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‘Under the Skin’ Event in Downtown L.A. Reps a New Kind of Happening

The two sold-out screenings of Jonathan Glazer’s “Under the Skin” at the Regent Theater in downtown L.A. on Tuesday night, accompanied by live performances of the score conducted by the film’s composer Mica Levi, were tantamount to a rock concert.

Lines snaked up Main Street for both performances, and the 7 p.m. screening started 40 minutes late, de rigueur for a rock show, as was the tinkling of glasses at the full-service bar in the back of the vintage space that accommodates 500 people — right up until the first images from the movie flickered onscreen.

It was just the kind of high art-meets-pop culture event that seemed tailor-made for L.A.’s movie-centric crowd. Among the fashionably attired twentysomethings were quite a few industry notables, including KCRW d.j. Chris Douridas, songwriter-producer Devonté Hynes (aka Blood Orange), filmmaker Gus Van Sant and “Breaking Bad” music supervisor Thomas Golubić, who noted the event “was definitely the place to be on Tuesday night in L.A.”

“People are hungry for a different kind of experience,” said Liz Hart, Levi’s manager, who dreamed up the affair more than a year ago over Christmas dinner with Ronen Givony, the founder and producer of Wordless Music, a New York-based promoter. “People don’t often get to be that physically close to stringed instruments being played.”

Not unlike the Hollywood Bowl screening of “West Side Story” accompanied by the L.A. Phil in the summer of 2012, Monday night’s screening stripped out the score from the film while maintaining the dialogue, ambient sound and found music. Levi, whose unsettling, string-heavy score might be described as Bernard Herrmann on acid, waved her arms in front of a 25-piece orchestra while the film played behind them. To say that her music is avant-garde would be an understatement.

The orchestra was culled from Wordless Music’s own inhouse ensemble, and wild Up, which calls itself a modern music collective “committed to creating visceral, thought-provoking happenings.”

“We try both in our film concerts and our regular music events to bring people who ordinarily would not attend a classical music concert and use the opportunity to play music that they wouldn’t hear otherwise,” says Givony.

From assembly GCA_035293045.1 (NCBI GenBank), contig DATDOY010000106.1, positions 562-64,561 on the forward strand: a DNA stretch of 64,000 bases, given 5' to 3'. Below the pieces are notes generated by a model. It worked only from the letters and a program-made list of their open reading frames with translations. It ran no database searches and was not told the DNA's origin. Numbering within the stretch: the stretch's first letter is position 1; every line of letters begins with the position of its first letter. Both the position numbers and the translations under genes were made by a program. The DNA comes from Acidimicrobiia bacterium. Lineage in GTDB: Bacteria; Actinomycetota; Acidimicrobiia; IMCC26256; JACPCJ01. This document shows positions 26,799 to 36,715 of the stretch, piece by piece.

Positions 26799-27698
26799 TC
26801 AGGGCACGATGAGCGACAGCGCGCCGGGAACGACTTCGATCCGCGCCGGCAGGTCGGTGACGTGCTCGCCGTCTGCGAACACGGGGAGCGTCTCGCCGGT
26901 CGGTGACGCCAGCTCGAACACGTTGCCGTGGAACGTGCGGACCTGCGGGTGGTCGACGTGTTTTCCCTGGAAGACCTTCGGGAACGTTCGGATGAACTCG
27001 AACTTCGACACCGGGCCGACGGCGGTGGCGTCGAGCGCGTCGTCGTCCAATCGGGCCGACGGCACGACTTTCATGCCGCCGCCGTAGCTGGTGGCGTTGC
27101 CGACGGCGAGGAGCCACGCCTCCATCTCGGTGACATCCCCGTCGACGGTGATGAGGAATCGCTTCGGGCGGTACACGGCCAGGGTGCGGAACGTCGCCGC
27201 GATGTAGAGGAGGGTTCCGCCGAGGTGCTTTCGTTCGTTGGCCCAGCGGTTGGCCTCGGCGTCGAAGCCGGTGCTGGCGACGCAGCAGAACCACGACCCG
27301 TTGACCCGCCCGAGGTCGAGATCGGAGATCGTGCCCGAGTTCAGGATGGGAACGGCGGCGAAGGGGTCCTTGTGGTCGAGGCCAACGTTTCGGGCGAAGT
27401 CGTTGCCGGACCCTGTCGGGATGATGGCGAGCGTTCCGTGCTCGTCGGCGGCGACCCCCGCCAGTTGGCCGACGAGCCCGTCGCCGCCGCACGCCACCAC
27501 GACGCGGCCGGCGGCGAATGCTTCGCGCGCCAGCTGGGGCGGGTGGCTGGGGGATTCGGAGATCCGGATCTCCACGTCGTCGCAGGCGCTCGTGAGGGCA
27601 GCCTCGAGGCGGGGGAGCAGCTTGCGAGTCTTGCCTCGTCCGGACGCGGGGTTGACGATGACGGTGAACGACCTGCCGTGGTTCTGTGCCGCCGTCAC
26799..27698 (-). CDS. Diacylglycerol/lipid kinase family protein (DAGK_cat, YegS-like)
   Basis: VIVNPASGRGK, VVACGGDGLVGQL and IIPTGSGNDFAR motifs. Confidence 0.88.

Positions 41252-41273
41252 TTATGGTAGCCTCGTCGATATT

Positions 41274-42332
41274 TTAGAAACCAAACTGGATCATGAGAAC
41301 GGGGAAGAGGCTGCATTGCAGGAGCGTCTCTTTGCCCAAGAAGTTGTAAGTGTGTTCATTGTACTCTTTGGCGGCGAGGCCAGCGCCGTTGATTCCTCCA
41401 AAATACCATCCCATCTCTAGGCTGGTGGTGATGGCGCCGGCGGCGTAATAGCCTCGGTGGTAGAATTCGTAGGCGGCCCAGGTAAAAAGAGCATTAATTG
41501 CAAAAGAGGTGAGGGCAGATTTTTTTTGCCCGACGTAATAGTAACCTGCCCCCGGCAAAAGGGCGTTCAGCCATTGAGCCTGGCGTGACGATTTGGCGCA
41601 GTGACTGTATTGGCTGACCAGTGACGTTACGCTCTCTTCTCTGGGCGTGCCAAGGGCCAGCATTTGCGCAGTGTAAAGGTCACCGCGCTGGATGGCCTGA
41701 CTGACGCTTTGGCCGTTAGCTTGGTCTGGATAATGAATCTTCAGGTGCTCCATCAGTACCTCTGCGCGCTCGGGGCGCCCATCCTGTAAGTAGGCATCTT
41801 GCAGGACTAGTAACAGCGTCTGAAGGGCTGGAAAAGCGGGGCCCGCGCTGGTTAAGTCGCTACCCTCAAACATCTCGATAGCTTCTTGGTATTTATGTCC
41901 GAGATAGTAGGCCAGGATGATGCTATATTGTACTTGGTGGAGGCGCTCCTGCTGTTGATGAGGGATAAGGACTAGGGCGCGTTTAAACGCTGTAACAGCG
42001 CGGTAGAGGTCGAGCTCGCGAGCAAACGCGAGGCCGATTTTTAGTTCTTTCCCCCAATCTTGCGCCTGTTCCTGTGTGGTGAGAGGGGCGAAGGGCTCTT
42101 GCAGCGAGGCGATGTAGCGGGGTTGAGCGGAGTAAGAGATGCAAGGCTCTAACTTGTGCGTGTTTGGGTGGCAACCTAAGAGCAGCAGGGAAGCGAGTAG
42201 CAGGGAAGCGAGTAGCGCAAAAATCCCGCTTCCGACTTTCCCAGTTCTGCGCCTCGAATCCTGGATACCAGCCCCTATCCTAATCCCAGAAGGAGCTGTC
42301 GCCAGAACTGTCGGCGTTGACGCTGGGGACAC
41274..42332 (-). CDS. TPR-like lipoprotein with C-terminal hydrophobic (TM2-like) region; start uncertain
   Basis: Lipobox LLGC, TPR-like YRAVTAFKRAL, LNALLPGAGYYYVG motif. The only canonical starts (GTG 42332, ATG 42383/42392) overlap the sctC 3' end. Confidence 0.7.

The organizers, who included the folks at the Regent, and Liz Garo, the booker at Spaceland Productions, which programs shows at the Echo and the Echoplex, relied almost exclusively on Facebook and Twitter to spread the word along with some ticket giveaways from KCRW and Amoeba Music.

Wordless has been down this road before, having produced screenings of “Palo Alto” and “There Will Be Blood” last year with Hynes and Jonny Greenwood, respectively, as well as a screening of “Beasts of the Southern Wild” with composer Dan Romer in Brooklyn’s Prospect Park two summers ago. The “Beasts” show ended up traveling to London, and will make a return engagement Jan. 23-24 at New York’s Symphony Space.

And while Levi might be an alien to members of the Academy who determine who merits Oscar consideration, she has already been honored at the European Film Awards in December and will pick up an award this weekend from the L.A. Film Critics Association, which shared its best score kudo between Levi and Greenwood, for Paul Thomas Anderson’s “Inherent Vice.”

“The soundtrack’s been selling very well for a film that only grossed about $2 million,” said Hart. “It’s really crucial in advancing the plot — there’s so little dialogue. A lot of the emotion and content is really carried by the score.”

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